Does One Viewer Matter

June 9, 2009 by admncc

This type of post is a first for The Constant Complainer.  Rather than my own post or a Guest Post, Leo Nevoli and I worked together on this one.  I’d also like to thank Jennifer Juniper from Hope Studios for suggesting this article as a topic.

I’ve often wondered if having a Nielson ratings box on my TV would make me feel better – like I was making a difference and letting the networks know what I watch.  According to NBC, you better believe it makes a difference.

NBC is struggling – we all know that.  They are last in the ratings race.  So who do they decide to pick on?  Some Pittsburgh Penguins hockey fans who wanted to gather to see their team play in the Stanley Cup playoffs.

Interestingly, this fight was a rematch.  Last year, the Pittsburgh Penguins offered fans an opportunity to watch any home game on a large screen located outside of the arena gates.  For any away game during the finals, when the Penguins played the Detroit Red Wings, the team arranged for the games to be viewed by anyone on the arena’s scoreboard.  All you had to do was buy a $5 ticket for the game.  But this $5 was not an admission fee; it was a donation to the Mario Lemieux Foundation – a cancer research organization.  The turn out was overwhelming.  Games at Mellon Arena would have 17,132 people inside, and an estimated 5,000 to 10,000 people outside.  The games hosted inside the arena averaged about 4,000 people.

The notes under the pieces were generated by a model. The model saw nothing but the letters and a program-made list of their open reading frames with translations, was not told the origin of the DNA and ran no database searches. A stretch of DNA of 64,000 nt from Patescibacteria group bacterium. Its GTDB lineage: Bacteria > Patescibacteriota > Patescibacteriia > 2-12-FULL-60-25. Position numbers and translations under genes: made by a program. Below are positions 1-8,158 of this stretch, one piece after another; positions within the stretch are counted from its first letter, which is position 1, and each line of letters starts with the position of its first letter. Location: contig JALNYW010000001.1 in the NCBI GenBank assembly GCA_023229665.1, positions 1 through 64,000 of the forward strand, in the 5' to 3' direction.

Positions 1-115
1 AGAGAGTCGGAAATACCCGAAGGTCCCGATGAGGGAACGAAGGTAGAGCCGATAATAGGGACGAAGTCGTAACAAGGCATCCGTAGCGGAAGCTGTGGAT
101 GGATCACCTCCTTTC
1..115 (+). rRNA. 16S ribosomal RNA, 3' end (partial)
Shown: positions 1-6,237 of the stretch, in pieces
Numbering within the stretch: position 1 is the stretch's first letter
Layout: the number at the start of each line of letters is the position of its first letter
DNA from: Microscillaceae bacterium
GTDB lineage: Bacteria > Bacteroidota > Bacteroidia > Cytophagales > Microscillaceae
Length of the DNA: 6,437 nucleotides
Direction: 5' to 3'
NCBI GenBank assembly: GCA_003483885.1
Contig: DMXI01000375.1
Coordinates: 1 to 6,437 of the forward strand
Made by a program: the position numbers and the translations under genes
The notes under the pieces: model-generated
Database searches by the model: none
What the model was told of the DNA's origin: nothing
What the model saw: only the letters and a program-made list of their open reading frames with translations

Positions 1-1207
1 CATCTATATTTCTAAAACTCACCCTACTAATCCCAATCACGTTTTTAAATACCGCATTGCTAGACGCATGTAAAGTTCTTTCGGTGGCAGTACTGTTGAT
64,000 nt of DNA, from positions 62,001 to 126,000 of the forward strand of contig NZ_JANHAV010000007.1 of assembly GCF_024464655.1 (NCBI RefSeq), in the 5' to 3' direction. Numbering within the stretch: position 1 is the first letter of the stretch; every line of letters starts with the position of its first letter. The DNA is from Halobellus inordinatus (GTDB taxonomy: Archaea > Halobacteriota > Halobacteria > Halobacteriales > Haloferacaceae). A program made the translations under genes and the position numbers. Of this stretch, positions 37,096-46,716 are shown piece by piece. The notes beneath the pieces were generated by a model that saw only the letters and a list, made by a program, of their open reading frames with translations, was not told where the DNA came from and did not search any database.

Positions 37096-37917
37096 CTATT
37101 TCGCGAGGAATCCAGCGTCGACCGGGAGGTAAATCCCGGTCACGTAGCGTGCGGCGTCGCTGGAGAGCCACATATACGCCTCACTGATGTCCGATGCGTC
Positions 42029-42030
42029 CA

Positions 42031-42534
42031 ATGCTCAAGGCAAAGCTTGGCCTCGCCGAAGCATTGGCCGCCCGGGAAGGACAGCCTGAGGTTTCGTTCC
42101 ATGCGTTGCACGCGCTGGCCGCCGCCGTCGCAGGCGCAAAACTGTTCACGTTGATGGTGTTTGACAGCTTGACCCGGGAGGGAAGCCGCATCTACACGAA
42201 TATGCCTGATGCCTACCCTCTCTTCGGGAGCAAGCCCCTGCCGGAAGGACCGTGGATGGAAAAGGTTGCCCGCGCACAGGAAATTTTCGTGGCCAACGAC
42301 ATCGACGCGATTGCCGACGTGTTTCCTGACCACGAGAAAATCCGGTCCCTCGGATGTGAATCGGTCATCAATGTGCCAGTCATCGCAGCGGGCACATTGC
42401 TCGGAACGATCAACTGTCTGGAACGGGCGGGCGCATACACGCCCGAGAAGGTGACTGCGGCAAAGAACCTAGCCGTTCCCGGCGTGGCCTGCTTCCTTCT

However, NBC didn’t succeed until this year in preventing the public viewings.  Currently, any game they broadcast is not being shown outside on the big screen for the fans.  However, games that were broadcast by Verses were available on the big screen.  The game Verses broadcast on June 4, 2009, at Mellon Arena, had 17, 132 people inside the arena, and an estimated 17,000 outside of the arena watching the game.

According to NBC, they did not want these public viewing to take place because anyone attending these games, that had a ratings box on their TV, would not be counted.

We dispute their theory.  Research suggests that approximately 5,000 homes have the Nielson box.  But there are approximately 113 million TV sets in people’s homes.  Based on that, we can speculate that there is a very small amount of Penguins fans that have a box.  Maybe only one or two people attending a public viewing have one of those boxes.

The funny thing is that the people outside of the arena have no place to go, nor can they change the channel during the game’s commercial breaks.  They have to watch whatever is on TV.  Isn’t that what NBC wants?  Wake up NBC – you should be sponsoring these “watch parties.”  Verses just picked up the viewers you should have had.  I guess NBC doesn’t have bigger fish to fry…

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  1. Leo Nevoli says: